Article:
David Bourget (Western Ontario)
David Chalmers (ANU, NYU)
Rafael De Clercq
Ezio Di Nucci
Jack Alan Reynolds
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Philosophical Psychology 22 (6):711-725 (2009)
If explicit cognition about morality promotes moral behavior then one might expect ethics professors to behave particularly well. However, professional ethicists' behavior has never been empirically studied. The present research examined the rates at which ethics books are missing from leading academic libraries, compared to other philosophy books similar in age and popularity. Study 1 found that relatively obscure, contemporary ethics books of the sort likely to be borrowed mainly by professors and advanced students of philosophy were actually about 50% more likely to be missing than non-ethics books. Study 2 found that classic (pre-1900) ethics books were about twice as likely to be missing.
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References found in this work BETA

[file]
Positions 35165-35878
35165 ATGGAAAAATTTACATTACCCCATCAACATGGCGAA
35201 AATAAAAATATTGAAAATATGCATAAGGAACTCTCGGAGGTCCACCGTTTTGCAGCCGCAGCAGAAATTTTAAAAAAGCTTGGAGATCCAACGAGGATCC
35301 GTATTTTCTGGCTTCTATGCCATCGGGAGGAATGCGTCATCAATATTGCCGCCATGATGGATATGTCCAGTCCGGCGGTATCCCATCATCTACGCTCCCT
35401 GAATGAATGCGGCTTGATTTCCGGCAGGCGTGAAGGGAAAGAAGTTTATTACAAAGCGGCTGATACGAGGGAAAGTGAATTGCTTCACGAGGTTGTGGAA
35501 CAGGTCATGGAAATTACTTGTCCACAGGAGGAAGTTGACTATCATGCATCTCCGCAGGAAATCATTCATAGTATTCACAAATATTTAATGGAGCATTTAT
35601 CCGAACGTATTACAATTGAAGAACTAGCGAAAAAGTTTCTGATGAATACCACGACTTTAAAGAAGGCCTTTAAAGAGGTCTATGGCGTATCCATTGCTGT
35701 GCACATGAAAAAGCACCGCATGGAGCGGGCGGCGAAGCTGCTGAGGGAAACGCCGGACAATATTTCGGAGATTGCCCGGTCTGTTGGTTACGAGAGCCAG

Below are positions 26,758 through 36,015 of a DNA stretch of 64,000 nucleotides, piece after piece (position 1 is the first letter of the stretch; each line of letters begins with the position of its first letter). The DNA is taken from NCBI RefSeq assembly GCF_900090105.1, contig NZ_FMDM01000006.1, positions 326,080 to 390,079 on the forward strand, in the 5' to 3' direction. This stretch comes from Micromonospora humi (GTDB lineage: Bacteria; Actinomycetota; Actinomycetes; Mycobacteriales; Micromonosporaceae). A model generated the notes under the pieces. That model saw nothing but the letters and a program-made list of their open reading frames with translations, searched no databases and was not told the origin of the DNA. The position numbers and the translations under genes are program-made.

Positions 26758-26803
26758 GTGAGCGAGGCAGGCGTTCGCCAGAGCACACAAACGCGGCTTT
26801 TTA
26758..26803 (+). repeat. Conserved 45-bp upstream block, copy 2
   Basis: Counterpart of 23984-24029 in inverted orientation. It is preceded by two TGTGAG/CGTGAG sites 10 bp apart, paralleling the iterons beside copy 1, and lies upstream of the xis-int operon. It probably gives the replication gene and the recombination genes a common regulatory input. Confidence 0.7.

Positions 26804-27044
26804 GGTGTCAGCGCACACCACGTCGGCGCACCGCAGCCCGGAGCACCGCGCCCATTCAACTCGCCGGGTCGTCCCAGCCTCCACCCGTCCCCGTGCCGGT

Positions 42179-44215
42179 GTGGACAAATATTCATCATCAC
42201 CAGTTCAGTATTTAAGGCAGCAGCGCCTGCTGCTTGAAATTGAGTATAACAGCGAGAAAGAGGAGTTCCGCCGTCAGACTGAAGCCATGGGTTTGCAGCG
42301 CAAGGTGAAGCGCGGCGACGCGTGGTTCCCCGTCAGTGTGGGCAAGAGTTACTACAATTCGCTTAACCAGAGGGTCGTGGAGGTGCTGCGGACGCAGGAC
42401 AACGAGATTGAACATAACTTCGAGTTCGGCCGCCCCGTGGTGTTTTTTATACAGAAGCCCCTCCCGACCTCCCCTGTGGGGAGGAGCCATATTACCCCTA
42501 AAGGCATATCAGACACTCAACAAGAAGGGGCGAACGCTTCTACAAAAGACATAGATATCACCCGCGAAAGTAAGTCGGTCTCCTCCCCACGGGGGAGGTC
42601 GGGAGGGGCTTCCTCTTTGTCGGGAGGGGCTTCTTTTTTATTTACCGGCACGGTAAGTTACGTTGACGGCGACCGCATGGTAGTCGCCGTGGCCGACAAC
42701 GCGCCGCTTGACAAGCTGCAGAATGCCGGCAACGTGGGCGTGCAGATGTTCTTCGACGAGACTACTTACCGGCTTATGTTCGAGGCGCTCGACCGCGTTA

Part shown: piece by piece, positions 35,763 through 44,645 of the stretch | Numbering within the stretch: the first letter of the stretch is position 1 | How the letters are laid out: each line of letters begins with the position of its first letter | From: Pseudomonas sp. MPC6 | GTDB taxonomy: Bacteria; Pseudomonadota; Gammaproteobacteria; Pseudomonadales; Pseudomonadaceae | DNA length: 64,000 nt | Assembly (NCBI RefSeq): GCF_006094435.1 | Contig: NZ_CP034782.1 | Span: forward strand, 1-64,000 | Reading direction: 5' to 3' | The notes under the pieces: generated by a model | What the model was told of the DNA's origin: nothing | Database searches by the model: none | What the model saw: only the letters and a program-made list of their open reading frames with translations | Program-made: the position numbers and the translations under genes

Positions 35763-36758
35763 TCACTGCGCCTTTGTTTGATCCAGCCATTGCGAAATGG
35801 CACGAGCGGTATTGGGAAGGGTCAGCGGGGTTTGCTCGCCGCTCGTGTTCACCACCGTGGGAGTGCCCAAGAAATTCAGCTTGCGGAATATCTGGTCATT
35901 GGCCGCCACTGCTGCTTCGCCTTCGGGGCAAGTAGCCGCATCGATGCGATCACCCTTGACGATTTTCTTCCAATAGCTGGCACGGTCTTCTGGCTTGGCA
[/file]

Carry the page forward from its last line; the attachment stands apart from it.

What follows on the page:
John M. Doris (2002). Lack of Character: Personality and Moral Behavior. Cambridge University Press.
Immanuel Kant (2007). Groundwork of the Metaphysics of Morals. In Elizabeth Schmidt Radcliffe, Richard McCarty, Fritz Allhoff & Anand Vaidya (eds.), Late Modern Philosophy: Essential Readings with Commentary. Blackwell Pub. Ltd.
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Citations of this work BETA
Kevin Tobia, Wesley Buckwalter & Stephen Stich (2013). Moral Intuitions: Are Philosophers Experts? Philosophical Psychology 26 (5):629-638.
Regina A. Rini (2015). How Not to Test for Philosophical Expertise. Synthese 192 (2):431-452.
E. Schultz, E. T. Cokely & A. Feltz (2011). Persistent Bias in Expert Judgments About Free Will and Moral Responsibility: A Test of the Expertise Defense. Consciousness and Cognition 20 (4):1722-1731.
Moti Mizrahi (2015). Three Arguments Against the Expertise Defense. Metaphilosophy 46 (1):52-64.
Joshua Alexander, Ronald Mallon & Jonathan M. Weinberg (2010). Accentuate the Negative. Review of Philosophy and Psychology 1 (2):297-314.
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